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Supreme Court, Appellate Division, Third Department, New York.

Patricia J. CLASSEN, Respondent, v. Larry R. ASHKINAZY, Appellant.

Decided: February 25, 1999

Before:  MIKOLL, J.P., CREW III, PETERS and GRAFFEO, JJ. Newman, Fitch, Altheim & Myers (James P. Tenney of Leahey & Johnson), New York City, for appellant. Thaler & Thaler (David W. Feeney II of counsel), Ithaca, for respondent.

Appeal from a judgment of the Supreme Court (Relihan Jr., J.), entered May 15, 1998 in Tompkins County, upon a verdict rendered in favor of plaintiff.

This appeal is from a judgment awarding plaintiff $60,000 in damages for dental malpractice.   The jury apportioned $40,000 for pain and suffering and $20,000 for dental related expenses to date.

Plaintiff testified that she underwent a dental procedure to place a lower dental implant which was to serve as an anchor for a permanent denture.   Plaintiff had lost most of her lower teeth in an automobile accident.   The implant ultimately failed and this lawsuit ensued.

 On appeal, defendant urges reversal of the judgment because of plaintiff's counsel's prejudicial remarks made in summation in which counsel referred to a Jewish wedding custom of breaking a glass as symbolic of the fragility of marriage.   Counsel's analogizing this act to the destruction of trust between plaintiff and defendant in their dentist-patient relationship, defendant urges, was an effort to remind the jury that defendant was Jewish, and was an improper reference to race, nationality or religion.   We reject the contention.   The record does not point out that defendant is Jewish.   Aside from that, there was nothing inherently offensive in the remark and its significance was not related in any way to defendant's being Jewish.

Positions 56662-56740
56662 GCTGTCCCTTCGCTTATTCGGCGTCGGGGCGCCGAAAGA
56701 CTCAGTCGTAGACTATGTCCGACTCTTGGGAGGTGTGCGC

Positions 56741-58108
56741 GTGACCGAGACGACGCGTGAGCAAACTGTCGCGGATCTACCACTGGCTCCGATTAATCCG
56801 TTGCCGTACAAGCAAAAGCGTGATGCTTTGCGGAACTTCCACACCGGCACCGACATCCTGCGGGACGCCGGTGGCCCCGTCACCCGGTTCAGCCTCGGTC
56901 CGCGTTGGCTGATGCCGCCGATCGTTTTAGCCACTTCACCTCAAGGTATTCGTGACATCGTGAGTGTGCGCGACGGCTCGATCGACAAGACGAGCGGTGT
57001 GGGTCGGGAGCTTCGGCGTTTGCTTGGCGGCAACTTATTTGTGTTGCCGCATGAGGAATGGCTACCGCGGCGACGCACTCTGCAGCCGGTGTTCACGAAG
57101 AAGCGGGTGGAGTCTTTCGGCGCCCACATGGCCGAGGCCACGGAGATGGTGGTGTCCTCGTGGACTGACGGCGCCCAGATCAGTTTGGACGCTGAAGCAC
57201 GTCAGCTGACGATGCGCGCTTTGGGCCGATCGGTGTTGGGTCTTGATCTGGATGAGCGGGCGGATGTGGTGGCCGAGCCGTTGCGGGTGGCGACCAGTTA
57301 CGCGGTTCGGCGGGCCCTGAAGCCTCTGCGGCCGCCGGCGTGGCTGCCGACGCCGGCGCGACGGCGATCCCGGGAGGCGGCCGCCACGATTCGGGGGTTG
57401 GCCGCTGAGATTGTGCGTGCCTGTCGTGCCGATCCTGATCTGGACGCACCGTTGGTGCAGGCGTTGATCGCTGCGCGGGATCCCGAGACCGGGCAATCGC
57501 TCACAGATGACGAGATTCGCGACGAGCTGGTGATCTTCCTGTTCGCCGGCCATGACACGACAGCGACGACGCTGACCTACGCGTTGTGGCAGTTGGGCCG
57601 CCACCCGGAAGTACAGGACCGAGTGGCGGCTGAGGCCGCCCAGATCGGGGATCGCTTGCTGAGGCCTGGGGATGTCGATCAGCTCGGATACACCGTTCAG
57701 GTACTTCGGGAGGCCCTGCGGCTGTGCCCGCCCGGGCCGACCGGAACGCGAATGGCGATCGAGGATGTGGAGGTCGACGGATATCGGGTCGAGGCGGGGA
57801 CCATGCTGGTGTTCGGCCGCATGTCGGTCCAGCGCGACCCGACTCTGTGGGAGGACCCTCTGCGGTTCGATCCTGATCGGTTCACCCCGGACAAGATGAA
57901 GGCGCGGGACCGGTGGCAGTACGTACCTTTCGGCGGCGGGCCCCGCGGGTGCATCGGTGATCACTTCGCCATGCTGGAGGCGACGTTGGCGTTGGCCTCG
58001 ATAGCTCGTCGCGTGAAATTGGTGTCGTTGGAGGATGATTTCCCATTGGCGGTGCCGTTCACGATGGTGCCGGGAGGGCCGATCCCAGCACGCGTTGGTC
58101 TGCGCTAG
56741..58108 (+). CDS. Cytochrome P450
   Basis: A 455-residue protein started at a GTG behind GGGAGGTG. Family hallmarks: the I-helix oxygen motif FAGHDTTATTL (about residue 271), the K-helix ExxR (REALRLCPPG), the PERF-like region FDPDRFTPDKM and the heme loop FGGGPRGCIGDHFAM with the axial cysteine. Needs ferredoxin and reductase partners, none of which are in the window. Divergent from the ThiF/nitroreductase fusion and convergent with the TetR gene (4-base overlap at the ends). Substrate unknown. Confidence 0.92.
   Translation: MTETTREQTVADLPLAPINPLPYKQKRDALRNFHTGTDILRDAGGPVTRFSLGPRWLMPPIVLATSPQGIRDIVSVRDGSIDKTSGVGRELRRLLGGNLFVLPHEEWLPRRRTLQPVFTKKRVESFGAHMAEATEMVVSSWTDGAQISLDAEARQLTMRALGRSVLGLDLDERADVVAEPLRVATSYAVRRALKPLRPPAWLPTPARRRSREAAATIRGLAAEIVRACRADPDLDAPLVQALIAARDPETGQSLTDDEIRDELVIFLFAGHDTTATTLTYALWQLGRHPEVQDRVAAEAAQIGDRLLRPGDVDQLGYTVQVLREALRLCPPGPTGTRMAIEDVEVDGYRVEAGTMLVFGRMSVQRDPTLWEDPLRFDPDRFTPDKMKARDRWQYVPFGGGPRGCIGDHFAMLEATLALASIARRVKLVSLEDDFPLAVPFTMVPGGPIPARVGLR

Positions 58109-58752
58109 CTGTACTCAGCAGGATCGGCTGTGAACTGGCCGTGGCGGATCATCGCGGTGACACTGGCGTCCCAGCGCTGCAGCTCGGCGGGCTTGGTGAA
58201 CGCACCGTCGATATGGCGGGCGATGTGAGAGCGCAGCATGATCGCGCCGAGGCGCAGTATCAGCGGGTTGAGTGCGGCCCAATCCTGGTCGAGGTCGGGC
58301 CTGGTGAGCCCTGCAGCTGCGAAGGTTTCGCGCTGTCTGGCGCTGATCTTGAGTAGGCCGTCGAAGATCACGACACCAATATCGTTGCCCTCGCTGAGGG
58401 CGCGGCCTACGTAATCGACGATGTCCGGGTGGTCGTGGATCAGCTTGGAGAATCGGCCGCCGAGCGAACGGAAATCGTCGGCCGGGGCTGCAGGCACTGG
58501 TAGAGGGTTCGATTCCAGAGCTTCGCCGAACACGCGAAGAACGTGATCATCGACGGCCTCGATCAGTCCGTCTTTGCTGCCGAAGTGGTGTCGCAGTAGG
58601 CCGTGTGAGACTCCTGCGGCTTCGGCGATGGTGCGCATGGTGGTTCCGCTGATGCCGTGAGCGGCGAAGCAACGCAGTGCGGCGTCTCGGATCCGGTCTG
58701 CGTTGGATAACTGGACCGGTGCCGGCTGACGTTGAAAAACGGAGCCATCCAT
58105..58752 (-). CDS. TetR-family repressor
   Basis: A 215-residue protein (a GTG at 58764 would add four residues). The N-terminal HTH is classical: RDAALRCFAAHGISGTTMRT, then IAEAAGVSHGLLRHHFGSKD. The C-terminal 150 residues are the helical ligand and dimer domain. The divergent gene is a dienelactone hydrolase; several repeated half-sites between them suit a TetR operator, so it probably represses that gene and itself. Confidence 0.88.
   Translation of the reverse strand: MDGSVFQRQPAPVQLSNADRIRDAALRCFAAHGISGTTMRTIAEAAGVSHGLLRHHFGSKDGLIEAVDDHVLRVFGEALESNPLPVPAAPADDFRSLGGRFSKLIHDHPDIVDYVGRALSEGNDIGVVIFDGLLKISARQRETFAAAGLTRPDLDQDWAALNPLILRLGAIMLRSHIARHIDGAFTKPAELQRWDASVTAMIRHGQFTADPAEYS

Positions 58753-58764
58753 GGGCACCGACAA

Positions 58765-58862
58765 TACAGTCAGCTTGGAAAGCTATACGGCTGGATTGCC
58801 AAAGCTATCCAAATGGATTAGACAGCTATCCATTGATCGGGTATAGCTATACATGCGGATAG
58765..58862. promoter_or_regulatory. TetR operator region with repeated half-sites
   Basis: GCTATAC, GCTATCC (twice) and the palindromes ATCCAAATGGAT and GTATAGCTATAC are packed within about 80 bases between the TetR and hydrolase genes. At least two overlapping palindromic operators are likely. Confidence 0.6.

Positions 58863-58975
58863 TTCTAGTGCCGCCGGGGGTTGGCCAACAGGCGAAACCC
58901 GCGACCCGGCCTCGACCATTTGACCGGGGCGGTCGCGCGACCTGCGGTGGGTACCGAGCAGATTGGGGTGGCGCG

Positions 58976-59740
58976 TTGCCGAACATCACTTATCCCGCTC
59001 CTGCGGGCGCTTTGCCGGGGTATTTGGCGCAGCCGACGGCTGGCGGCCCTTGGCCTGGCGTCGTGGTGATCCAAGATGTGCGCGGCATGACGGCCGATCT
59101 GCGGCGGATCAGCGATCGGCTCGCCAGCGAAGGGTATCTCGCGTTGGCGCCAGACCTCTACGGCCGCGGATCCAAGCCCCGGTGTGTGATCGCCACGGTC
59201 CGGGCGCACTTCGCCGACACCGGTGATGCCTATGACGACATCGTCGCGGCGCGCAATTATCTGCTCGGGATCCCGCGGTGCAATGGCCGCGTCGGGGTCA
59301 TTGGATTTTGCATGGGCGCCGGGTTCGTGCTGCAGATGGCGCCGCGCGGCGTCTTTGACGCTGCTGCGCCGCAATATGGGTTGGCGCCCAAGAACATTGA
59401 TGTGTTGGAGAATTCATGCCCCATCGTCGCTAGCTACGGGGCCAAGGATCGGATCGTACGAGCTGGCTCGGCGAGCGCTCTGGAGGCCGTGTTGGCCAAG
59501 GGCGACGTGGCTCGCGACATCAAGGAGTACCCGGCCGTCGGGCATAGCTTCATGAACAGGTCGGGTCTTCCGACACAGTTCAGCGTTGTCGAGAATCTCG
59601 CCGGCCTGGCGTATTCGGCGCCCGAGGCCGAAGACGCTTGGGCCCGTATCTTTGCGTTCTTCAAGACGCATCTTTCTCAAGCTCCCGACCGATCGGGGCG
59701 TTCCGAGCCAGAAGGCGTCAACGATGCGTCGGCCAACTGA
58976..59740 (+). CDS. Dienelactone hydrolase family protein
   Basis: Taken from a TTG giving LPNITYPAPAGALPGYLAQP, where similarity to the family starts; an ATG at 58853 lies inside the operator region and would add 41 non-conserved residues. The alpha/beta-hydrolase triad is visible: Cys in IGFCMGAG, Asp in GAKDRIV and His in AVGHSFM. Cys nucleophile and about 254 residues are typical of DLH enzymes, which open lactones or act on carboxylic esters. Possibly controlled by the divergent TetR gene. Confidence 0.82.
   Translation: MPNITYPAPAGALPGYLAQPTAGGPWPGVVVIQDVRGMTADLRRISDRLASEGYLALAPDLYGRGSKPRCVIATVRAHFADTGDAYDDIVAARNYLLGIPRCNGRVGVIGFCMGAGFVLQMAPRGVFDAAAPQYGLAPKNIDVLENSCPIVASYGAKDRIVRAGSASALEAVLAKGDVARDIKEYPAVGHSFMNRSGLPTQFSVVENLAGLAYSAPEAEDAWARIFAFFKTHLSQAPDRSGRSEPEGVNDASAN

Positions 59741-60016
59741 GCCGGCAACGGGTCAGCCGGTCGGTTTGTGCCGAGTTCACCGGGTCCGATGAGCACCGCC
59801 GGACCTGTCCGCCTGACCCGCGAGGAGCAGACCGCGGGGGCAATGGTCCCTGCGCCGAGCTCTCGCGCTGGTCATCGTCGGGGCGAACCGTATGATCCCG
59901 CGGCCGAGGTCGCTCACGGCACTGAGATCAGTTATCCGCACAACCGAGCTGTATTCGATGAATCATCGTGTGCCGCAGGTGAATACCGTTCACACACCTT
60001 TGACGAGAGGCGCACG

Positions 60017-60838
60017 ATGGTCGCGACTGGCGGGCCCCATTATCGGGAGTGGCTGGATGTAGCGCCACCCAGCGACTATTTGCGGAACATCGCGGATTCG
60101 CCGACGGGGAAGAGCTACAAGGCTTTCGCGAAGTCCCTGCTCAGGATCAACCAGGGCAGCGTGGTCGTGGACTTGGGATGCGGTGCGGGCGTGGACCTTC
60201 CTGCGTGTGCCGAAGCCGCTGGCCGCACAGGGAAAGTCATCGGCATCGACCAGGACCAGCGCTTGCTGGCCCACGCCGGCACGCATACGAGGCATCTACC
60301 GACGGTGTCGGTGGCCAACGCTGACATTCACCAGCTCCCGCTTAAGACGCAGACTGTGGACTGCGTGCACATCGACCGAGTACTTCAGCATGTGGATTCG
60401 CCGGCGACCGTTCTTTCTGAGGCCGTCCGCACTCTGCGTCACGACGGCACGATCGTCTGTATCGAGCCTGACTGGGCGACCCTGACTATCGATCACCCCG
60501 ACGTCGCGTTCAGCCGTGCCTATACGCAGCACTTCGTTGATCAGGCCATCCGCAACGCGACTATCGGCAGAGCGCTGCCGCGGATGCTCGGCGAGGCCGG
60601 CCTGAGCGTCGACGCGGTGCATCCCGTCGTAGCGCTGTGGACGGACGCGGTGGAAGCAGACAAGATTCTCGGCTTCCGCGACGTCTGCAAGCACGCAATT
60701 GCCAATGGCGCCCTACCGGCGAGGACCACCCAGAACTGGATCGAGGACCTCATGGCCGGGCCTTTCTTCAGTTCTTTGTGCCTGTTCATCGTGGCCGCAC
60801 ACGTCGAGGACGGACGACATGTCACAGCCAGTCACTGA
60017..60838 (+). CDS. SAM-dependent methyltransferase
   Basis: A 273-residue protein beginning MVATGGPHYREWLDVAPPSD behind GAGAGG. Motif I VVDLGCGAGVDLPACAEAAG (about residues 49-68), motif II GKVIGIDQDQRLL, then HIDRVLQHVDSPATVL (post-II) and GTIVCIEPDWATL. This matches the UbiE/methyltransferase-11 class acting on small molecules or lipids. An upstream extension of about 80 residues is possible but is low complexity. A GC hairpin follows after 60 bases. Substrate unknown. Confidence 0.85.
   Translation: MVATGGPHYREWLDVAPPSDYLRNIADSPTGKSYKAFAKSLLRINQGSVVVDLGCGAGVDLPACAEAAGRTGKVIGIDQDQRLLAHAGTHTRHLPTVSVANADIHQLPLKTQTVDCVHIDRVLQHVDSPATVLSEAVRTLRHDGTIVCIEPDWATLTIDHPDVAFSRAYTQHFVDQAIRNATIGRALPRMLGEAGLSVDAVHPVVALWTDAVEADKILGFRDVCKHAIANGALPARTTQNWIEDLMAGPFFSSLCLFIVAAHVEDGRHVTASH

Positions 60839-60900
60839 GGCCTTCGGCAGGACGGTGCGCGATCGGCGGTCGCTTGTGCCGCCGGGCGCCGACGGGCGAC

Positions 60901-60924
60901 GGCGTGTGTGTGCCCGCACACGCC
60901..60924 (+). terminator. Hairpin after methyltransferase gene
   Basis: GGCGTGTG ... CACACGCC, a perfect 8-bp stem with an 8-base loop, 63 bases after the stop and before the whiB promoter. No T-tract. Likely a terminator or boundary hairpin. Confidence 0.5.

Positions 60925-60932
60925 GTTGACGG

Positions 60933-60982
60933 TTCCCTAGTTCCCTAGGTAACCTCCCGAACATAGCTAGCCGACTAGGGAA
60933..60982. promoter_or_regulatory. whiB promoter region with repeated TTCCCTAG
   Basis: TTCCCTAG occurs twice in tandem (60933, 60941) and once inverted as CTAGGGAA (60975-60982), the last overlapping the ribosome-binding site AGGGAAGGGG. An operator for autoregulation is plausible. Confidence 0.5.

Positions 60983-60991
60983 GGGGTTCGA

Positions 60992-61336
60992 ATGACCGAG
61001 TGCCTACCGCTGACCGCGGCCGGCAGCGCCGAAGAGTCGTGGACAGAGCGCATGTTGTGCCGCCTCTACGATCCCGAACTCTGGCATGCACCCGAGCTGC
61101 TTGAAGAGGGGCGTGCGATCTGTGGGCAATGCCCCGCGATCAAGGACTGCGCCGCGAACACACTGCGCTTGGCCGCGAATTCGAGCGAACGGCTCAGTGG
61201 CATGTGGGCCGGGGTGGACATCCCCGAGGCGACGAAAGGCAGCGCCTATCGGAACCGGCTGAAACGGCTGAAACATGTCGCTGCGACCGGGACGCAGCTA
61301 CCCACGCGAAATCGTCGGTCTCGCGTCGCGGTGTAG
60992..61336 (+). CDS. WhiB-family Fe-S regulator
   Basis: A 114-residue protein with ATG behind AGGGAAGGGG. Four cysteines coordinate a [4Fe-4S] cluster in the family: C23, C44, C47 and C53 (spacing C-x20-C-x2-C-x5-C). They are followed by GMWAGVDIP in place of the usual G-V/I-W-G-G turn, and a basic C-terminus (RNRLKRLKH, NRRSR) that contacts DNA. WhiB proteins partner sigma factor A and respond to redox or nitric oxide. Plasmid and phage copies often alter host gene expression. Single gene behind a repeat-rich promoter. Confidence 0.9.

Defendant next contends that plaintiff's counsel improperly impugned defendant's credibility by comparing defendant's initial X ray of plaintiff's teeth and jaw with an X ray of the same area taken by Edward De Furia, who was summoned as an expert in the proceedings on plaintiff's behalf.   In summation, plaintiff's counsel asserted that the De Furia X ray showed a fragment in plaintiff's jaw.   Counsel urged the jury to compare the two X rays and suggested that the jury observe the uneven edge of the copy X ray produced by defendant.   Counsel then asked the jury to decide if the X ray was altered with the motive of cutting out the signs of a fragment in plaintiff's jaw, thereby undercutting defendant's contention that plaintiff failed to tell defendant of the fracture of her jaw in an auto accident.